David J. Fuller
With Some Data for Adjacent Areas
Peter Behnstedt and Aharon Geva Kleinberger
Including a Concise Historical Morphology
Ahmad Al-Jallad and Karolina Jaworska
The paper presents consonant co-occurrence restrictions in Hebrew, focusing on the influence of the similarity factor. A lexical analysis of Hebrew verbs reveals tendency to avoid similar, close consonants, by showing a highly significant correlation (p<0.0001) between co-occurrence of C1-C2 sequences in the lexicon and similarity factors (based on Frisch et al.’s 2004 model for similarity, adjusted to Hebrew). In other words, the more two consonants are similar to each other, the smaller their chances are to co-occur as C1-C2 in a Hebrew verb. In addition, a major role of place of articulation is observed, such that consonants that share major place of articulation are less likely to co-occur. However, the highly significant correlation between co-occurrences and similarity factors suggests that not only major place of articulation affects the restrictions; otherwise we would wrongly predict no effect in non-homorganic pairs.
Modern Hebrew is written with the traditional Hebrew orthography, which contains several symbols that refer to guttural sounds. However, the pronunciations corresponding to these symbols in Modern Hebrew are not phonetically guttural. This paper is an exhaustive survey of these realizations. It shows that in many cases, there are reasons to think that even though no sound is produced, there is an underlying segment in the position of the historical guttural, and this segment behaves in a predictable manner. That said, alongside this general pattern, there are some effects related to historical gutturals that must be regarded as morpheme-specific, as well as some idiosyncrasies of the different original gutturals.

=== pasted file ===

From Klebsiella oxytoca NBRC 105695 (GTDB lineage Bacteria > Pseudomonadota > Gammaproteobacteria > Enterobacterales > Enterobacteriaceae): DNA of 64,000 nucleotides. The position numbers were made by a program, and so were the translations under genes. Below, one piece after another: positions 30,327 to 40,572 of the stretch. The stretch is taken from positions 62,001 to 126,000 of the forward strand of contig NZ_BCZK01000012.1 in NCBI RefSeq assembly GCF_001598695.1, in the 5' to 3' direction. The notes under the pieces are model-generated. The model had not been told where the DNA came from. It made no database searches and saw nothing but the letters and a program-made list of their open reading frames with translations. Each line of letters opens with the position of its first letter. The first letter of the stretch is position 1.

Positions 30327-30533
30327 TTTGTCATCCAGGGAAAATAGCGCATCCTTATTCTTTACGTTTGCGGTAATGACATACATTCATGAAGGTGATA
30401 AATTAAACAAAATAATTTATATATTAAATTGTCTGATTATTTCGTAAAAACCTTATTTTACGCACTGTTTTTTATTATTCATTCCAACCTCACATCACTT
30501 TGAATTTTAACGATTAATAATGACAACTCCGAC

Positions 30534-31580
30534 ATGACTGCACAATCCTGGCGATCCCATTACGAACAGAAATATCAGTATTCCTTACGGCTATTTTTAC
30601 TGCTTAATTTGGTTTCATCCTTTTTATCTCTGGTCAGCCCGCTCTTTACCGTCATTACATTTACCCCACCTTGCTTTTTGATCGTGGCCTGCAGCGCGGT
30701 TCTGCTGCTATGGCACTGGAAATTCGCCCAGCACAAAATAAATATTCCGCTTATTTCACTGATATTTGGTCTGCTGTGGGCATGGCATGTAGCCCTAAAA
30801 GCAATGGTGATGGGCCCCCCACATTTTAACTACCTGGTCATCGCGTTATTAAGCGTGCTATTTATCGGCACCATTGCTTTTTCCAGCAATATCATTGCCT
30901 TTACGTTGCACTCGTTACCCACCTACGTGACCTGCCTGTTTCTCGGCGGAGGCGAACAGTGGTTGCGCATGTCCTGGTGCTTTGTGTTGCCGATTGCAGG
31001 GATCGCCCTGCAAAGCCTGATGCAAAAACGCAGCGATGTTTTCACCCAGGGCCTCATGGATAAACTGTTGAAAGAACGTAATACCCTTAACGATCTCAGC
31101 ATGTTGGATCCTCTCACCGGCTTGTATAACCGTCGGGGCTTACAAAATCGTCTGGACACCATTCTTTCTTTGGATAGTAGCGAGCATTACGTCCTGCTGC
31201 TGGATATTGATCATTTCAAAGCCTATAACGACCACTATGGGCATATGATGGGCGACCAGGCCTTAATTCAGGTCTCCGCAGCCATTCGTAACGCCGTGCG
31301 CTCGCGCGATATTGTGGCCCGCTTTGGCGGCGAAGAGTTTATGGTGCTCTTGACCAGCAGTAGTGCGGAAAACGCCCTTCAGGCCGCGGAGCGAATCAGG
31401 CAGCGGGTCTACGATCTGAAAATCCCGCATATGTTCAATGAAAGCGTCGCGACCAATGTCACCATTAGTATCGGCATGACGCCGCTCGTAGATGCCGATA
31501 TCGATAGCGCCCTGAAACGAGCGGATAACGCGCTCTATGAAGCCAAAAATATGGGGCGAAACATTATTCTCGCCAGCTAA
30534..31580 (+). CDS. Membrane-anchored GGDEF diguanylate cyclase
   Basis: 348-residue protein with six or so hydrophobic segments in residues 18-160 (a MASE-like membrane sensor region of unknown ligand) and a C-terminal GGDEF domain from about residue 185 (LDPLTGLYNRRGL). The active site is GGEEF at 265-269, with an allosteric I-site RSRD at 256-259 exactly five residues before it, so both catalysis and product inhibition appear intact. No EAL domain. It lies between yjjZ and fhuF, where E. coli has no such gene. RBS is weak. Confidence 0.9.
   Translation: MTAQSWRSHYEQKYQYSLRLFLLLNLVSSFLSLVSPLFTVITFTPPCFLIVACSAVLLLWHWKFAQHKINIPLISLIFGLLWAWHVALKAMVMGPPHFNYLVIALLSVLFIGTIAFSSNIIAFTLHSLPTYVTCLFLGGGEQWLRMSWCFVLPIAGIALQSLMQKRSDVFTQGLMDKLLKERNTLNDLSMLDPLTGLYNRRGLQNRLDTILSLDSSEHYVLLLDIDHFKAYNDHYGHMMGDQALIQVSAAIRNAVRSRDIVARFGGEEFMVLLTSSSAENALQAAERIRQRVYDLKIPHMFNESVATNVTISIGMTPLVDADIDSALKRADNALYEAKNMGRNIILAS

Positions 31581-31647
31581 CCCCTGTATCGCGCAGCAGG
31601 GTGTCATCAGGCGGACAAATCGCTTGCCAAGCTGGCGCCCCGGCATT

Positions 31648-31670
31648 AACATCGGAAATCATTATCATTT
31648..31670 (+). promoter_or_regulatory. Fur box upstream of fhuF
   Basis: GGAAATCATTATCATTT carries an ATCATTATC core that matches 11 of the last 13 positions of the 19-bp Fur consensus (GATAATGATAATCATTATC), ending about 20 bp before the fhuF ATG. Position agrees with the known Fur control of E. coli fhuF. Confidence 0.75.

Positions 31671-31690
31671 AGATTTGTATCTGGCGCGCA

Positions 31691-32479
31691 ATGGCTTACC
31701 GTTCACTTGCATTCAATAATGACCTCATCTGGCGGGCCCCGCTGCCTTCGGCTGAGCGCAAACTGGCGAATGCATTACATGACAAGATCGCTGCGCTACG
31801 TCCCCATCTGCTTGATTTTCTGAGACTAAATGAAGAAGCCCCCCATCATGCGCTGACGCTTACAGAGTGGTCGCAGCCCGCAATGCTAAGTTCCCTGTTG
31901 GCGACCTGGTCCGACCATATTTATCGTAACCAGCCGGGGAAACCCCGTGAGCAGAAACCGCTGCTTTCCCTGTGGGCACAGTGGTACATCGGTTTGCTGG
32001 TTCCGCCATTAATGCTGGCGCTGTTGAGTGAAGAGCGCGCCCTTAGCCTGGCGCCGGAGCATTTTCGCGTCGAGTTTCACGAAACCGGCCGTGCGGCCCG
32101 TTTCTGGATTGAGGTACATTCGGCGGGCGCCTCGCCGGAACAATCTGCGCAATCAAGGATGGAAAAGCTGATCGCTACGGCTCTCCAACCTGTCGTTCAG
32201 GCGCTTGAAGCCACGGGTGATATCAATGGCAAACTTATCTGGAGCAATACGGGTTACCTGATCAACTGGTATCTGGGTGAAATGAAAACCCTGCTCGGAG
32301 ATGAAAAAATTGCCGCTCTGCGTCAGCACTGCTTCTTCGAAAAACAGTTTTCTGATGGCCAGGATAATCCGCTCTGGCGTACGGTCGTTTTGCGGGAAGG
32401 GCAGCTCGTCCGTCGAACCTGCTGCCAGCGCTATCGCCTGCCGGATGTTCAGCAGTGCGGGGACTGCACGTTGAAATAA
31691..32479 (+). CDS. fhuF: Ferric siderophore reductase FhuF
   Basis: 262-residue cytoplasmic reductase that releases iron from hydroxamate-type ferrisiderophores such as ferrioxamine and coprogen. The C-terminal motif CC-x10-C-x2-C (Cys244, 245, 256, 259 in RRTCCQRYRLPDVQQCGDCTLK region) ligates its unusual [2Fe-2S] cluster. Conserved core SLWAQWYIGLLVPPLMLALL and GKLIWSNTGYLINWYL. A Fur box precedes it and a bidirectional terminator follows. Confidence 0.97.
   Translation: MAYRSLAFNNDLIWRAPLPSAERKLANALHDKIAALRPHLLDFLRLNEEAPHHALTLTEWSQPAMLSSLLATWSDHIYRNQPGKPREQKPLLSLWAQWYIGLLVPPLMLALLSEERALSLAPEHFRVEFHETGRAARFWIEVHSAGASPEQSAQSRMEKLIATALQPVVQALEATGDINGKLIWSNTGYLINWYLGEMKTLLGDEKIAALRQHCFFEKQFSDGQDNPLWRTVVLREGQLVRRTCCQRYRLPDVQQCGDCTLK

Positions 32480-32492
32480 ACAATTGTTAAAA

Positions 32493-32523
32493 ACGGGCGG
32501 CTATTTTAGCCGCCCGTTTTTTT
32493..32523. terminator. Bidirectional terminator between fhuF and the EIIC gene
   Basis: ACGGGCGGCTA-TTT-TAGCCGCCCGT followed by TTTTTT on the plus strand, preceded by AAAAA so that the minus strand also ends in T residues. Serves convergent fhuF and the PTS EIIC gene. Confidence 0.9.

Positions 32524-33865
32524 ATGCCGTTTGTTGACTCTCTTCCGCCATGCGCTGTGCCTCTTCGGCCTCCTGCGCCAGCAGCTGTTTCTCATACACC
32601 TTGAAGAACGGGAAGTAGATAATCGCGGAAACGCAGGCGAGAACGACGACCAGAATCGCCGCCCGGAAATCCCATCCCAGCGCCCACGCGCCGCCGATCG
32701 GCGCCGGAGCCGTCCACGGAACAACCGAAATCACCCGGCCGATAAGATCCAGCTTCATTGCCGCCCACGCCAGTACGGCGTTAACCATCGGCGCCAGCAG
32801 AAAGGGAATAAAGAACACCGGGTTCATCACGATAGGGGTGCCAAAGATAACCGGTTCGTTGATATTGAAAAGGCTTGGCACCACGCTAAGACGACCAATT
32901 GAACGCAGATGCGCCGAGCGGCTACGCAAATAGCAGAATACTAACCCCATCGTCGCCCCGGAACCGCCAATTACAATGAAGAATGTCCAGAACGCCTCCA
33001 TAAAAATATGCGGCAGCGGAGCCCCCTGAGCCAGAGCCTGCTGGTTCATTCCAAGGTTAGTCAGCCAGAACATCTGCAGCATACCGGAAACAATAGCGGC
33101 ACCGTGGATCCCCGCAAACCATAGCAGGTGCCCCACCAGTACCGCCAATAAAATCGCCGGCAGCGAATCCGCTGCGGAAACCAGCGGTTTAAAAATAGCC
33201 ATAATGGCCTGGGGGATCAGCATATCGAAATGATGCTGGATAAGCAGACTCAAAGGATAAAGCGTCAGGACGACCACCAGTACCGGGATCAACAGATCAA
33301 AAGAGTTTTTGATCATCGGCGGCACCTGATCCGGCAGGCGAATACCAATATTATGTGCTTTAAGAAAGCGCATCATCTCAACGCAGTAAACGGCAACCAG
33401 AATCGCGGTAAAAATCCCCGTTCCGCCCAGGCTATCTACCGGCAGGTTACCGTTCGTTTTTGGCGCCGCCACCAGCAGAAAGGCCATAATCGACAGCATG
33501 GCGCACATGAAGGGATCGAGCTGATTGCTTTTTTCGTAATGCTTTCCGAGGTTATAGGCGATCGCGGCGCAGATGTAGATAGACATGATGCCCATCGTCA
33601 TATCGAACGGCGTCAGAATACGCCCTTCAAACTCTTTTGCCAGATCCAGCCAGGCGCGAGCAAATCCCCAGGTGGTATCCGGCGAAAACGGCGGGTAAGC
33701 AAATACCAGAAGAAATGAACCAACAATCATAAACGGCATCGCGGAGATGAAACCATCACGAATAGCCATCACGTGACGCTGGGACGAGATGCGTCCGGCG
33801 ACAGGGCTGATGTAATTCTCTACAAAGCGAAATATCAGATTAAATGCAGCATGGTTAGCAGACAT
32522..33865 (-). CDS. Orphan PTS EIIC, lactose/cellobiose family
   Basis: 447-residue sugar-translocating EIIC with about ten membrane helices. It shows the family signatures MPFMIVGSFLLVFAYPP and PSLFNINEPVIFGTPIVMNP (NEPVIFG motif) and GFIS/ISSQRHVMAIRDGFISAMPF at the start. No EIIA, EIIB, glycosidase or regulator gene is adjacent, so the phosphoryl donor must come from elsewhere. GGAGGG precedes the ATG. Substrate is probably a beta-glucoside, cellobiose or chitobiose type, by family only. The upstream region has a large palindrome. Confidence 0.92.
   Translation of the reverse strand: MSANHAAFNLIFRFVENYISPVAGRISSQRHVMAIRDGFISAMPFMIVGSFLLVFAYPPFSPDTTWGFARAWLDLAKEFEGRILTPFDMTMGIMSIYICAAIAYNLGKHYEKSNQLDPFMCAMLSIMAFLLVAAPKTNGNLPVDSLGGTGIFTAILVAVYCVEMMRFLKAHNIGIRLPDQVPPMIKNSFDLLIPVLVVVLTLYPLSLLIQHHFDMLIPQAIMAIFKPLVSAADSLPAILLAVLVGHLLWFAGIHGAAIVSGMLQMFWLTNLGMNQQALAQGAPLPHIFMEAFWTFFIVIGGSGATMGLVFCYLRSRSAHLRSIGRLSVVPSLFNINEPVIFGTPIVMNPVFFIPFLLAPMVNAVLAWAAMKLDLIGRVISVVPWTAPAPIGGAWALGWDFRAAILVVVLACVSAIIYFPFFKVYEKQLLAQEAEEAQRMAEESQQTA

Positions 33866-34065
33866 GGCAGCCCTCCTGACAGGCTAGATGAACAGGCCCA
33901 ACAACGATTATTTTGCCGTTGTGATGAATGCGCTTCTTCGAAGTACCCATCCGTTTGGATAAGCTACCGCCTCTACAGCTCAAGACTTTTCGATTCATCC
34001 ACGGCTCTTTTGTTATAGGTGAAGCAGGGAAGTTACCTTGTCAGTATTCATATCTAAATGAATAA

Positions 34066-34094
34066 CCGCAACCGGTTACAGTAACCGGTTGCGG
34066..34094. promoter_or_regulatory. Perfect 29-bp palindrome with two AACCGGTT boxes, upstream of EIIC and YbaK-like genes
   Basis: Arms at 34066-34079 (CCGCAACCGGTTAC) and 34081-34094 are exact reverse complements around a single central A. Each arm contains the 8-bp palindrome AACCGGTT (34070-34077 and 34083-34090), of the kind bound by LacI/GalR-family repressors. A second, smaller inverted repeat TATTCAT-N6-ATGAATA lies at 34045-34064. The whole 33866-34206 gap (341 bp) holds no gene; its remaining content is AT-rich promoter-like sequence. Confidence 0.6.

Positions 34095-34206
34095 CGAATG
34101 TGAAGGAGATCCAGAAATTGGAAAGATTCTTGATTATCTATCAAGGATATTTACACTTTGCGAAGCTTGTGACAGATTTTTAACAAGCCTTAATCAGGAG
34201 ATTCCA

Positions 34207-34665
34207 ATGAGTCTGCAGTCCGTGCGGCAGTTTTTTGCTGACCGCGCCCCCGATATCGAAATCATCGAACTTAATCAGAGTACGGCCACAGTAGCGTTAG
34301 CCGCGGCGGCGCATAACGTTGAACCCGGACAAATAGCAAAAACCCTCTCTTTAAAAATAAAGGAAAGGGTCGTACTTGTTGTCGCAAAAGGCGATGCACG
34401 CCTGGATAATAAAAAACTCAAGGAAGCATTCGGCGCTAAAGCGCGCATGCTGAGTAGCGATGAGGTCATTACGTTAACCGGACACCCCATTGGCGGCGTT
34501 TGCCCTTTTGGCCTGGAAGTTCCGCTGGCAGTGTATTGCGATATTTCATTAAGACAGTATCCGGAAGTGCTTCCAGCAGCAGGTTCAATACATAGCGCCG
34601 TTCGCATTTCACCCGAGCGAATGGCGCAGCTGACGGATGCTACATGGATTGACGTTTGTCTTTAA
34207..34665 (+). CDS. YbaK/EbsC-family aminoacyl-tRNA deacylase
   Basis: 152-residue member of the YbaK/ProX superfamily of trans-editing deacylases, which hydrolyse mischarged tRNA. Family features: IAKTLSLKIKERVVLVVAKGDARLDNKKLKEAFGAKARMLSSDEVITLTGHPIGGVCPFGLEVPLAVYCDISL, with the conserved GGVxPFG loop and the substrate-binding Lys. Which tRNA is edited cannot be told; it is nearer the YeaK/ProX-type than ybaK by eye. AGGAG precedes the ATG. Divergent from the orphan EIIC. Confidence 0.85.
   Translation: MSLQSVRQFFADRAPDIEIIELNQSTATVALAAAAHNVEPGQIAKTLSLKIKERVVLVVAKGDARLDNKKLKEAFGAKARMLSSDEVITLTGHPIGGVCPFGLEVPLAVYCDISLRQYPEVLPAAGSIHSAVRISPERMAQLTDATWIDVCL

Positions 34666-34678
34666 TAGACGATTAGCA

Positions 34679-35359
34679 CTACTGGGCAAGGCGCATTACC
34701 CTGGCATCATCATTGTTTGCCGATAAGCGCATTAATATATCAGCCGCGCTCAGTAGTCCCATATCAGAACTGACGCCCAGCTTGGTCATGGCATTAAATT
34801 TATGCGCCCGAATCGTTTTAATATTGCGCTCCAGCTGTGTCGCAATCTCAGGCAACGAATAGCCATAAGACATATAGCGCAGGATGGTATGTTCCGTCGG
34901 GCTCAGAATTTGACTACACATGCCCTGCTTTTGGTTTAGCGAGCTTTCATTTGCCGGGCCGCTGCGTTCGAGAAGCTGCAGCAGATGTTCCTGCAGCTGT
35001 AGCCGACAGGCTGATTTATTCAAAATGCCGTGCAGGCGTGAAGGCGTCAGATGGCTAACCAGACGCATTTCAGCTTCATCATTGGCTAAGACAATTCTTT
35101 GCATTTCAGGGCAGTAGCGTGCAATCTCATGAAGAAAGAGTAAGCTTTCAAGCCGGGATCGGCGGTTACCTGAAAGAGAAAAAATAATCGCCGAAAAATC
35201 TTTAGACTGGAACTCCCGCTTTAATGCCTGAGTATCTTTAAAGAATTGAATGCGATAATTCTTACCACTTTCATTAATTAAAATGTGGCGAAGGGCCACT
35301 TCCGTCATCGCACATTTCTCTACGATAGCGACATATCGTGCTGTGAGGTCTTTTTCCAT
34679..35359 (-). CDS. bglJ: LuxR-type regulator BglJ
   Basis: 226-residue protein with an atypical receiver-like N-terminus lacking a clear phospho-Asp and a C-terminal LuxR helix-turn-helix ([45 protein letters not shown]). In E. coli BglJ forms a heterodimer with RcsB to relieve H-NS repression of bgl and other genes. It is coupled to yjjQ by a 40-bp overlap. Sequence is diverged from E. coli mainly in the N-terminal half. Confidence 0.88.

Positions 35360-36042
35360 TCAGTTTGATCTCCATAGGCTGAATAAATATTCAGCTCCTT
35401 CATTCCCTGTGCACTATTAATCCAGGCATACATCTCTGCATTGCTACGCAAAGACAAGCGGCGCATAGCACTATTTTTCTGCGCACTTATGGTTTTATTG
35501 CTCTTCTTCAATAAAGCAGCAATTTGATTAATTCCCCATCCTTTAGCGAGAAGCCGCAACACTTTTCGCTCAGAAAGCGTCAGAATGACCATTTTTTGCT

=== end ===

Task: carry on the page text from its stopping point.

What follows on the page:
The phonology of loanwords often differs from the phonology of native words in various aspects. These differences are evident in the prosodic structure and even the segmental inventory. The differences between the loanword and native phonology, however, are not necessarily stable, and it is often the case that what originated as phonological structures in loanwords which were illicit in the native vocabulary eventually overrode the native norm, bringing about diachronic change to the phonology of the native words. Hebrew is no exception in this respect. The stress system of loanwords differs from that of native words, with the latter’s system undergoing changes inter alia due to the effect of loanwords (e.g. ante-penultimate stress, immobile stress patterns). The licit syllable structure inventory of native Hebrew words has been expanded to include loaned structures (e.g. complex codas, triconsonantal structures), and the phonemic inventory of Hebrew now includes several consonants originating in loanwords (e.g. ʒ and d͡ʒ).
Roey J. Gafter
This paper surveys current research on the sociophonetics of Modern Hebrew, meaning the research of phonetic variation in Hebrew speech that is socially conditioned, or interpreted as socially meaningful. The paper discusses recent methodological and theoretical advances in sociophonetic research on production and perception, and illustrates how these have been implemented in Hebrew and influenced our understanding of Hebrew sociolinguistics. It further highlights a number of key sociolinguistic variables that have received the most attention in quantitative research on segmental variation: the pharyngeal segments (ħ) and (ʕ), the Hebrew rhotic (r), the glottal fricative (h), and the diphthong (ej). The paper concludes with a discussion of future directions and additional variables of interest which have the potential to advance the growing field of Hebrew sociophonetics.
Phonology and phonetics
Outi Bat-El, Evan-Gary Cohen and Vered Silber-Varod
The paper provides a comprehensive description of the phonology and phonetics of Hebrew stress. The distribution of the stress patterns draws a categorial distinction between verbs and nouns, and enhances the typologically uncommon disparity between the most common pattern (final stress) and the default pattern (penultimate stress). As the acoustic studies reveal, the main cue for Hebrew stress is duration, though the duration contrast is eliminated between a phrase final unstressed syllable and the preceding stressed syllable. A second important result of the acoustic studies is that there is no evidence for secondary stress.